Warren's post today highlights a theme I would argue should become a centerpiece of our message:
Now, Michael Ignatieff is not a professional politician or a lobbyist, like Harper is and was. Ignatieff has done other things with his life.
Because of that, he has — genuinely and truly - tried to do things differently since entering public life. Because of that, he has come to believe that Canadians are fed up with politicians who put naked grabs for power before everything else. They’re fed up with the kind of games Harper excels in.
So, when Harper’s Reformatories whipped up a crisis at the end of last year, my leader had lots of people — including some in the Liberal Party — urging him to push Harper out and lead a coalition government. Ignatieff certainly could have done that. But that just isn’t how Ignatieff wanted to win.
I understand why you don't directly respond to your opponent's attack lines, because effectively you've lost half the battle arguing on their chosen ground. That said, there are ways to address any festering negatives, in a way that highlights a strength. Ignatieff isn't a career politician, he isn't a polished operative, forever consumed with tactics and posturing. That fact provides a telling contrast with Harper, and it also speaks to voter cynicism.
Ignatieff should use his past as part of a more over arching message. Rather than "just visiting", Ignatieff actually enjoys a compelling story, a pedigree that shows a wide array of experience, all of it outside of politics and partisanship. If one wants a compare and contrast, then you can frame Ignatieff as the worldly figure making significant contributions, Harper the perpetual backroom partisan, a political creature that embodies everything that turns off Canadians, that alienates them from their political class. You don't react to Conservative attacks, you turn the argument on your head as a choice between politics as usual and a different approach.
The Liberals made a mistake, part of this was due to the Dion legacy. In order to avoid the dreaded "weak" characterization, we tried to make Ignatieff appear strong and steady, but in so doing set himself up to fall short. Beyond that though, the idea of trying to make Parliament work, attempting to find common ground at the expense of pure political calculus is one that resonates. Canadians are largely disgusted with all political parties, the strategic mistake of the Liberals undercut what could have, and still can be, a positive narrative. As cheesy as it seems, the notion of a "new kind of politics" is poised to be a winning storyline.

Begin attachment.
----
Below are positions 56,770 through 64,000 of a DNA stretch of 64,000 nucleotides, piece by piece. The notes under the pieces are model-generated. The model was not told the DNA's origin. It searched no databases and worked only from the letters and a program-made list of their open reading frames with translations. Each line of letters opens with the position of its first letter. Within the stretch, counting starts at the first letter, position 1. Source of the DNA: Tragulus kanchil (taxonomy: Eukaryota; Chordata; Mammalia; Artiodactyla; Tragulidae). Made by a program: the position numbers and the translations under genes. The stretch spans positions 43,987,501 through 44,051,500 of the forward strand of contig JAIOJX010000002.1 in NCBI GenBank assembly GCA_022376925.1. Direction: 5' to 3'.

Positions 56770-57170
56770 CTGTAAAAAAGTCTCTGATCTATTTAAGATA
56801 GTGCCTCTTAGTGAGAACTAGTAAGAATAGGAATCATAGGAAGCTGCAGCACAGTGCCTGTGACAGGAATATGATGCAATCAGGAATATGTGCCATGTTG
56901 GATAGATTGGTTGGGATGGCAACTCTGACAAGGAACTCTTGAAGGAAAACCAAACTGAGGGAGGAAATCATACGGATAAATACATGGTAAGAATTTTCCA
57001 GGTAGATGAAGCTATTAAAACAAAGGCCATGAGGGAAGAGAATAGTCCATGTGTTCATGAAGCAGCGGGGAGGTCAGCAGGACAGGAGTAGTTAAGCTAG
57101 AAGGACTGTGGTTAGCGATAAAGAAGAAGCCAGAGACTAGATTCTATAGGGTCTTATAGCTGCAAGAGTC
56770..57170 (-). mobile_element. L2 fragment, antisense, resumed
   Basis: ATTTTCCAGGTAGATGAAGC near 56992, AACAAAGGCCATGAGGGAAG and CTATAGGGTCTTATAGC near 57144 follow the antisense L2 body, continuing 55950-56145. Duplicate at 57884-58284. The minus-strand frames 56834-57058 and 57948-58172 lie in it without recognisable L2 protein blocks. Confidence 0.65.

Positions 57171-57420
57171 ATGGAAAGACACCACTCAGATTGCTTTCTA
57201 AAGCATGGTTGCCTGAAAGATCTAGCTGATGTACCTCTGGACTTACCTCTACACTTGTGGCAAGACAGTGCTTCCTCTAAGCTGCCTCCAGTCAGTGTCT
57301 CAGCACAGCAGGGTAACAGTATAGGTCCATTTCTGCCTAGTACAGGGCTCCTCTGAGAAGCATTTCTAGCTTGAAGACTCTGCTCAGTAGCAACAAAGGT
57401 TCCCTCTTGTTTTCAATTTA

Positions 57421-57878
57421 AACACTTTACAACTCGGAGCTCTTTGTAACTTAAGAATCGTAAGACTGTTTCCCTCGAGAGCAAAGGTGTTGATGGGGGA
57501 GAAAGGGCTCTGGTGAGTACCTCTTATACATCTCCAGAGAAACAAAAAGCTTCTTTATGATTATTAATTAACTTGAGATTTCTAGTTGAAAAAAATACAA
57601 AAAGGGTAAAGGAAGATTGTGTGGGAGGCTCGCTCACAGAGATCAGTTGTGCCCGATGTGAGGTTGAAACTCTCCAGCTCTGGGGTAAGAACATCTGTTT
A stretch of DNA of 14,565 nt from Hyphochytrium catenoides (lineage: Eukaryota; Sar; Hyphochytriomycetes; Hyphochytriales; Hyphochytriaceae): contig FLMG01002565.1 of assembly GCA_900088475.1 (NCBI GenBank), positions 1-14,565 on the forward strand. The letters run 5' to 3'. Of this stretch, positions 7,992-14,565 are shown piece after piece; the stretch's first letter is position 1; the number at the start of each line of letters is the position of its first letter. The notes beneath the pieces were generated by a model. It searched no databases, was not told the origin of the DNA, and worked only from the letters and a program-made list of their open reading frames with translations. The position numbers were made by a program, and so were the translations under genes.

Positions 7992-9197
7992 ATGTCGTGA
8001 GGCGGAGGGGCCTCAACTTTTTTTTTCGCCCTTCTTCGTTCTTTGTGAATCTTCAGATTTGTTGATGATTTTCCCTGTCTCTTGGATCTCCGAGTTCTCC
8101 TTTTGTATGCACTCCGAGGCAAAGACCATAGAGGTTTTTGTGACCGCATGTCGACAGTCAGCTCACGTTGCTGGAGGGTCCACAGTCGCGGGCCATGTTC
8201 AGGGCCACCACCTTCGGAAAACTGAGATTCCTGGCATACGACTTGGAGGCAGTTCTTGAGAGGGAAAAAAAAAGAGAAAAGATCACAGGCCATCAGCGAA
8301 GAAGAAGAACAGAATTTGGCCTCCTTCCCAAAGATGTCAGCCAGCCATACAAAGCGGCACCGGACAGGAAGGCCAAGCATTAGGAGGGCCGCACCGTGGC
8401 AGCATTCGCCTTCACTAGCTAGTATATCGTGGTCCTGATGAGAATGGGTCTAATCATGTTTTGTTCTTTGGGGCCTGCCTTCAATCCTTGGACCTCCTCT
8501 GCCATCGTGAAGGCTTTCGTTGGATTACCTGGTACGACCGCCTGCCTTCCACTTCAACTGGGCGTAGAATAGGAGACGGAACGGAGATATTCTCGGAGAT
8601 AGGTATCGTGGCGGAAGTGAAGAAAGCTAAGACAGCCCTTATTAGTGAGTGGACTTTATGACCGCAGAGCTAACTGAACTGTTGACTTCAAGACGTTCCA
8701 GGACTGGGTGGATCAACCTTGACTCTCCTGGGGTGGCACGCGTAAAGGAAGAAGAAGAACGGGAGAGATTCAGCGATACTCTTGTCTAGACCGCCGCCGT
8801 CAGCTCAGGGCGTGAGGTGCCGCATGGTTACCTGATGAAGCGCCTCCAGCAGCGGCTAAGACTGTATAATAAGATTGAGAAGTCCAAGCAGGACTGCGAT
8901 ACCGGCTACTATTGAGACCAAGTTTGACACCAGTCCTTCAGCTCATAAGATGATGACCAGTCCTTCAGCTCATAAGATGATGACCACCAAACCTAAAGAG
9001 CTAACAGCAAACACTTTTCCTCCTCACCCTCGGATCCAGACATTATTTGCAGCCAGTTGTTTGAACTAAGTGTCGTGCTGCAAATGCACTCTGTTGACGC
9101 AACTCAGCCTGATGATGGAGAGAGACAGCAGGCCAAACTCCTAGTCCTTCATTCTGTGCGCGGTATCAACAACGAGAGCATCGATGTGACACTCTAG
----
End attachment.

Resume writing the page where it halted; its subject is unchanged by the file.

As we head into the summer and beyond, the Liberals should embrace Ignatieff's past, in a way that puts the emphasis on Harper's less than attractive characteristics. Harper's chief weaknesses revolve around the sense that he's hyper-partisan, petty, mean spirited, forever playing political games. Ignatieff succeeds when he distances himself from the status quo politician. I would embrace his relative inexperience in the arena, highlight the fact that he isn't seasoned. Surrounded by career politicians, the "outside the beltway" approach to politics has an audience, just waiting for a messenger.
There's a certain authenticity when I've heard Ignatieff speak on his approach, how he sees his role and his obligations. That message has never really been co-ordinated, more snippets here and there, but nothing terribly coherent or purposely repetitive. Reading Kinsella, I wonder if the Liberals would be wise to focus and brand Ignatieff as an political anomaly, address voter cynicism head on and make a plea for a new kind of discourse.
On the practical front, we need to arm Ignatieff will real world examples of how his thesis would apply. If you want to address attacks, without being reactive, Ignatieff should tout his background as representative of a unique path to ascendency. The idea of a career politician isn't a plus in today's environment, being a novice brings opportunity to mold. If Canadians get a sense that the Liberals are lead by a guy who isn't business as usual, an honorable man that conducts himself in a high signal way, that could well be the frame that puts the Liberals back in government.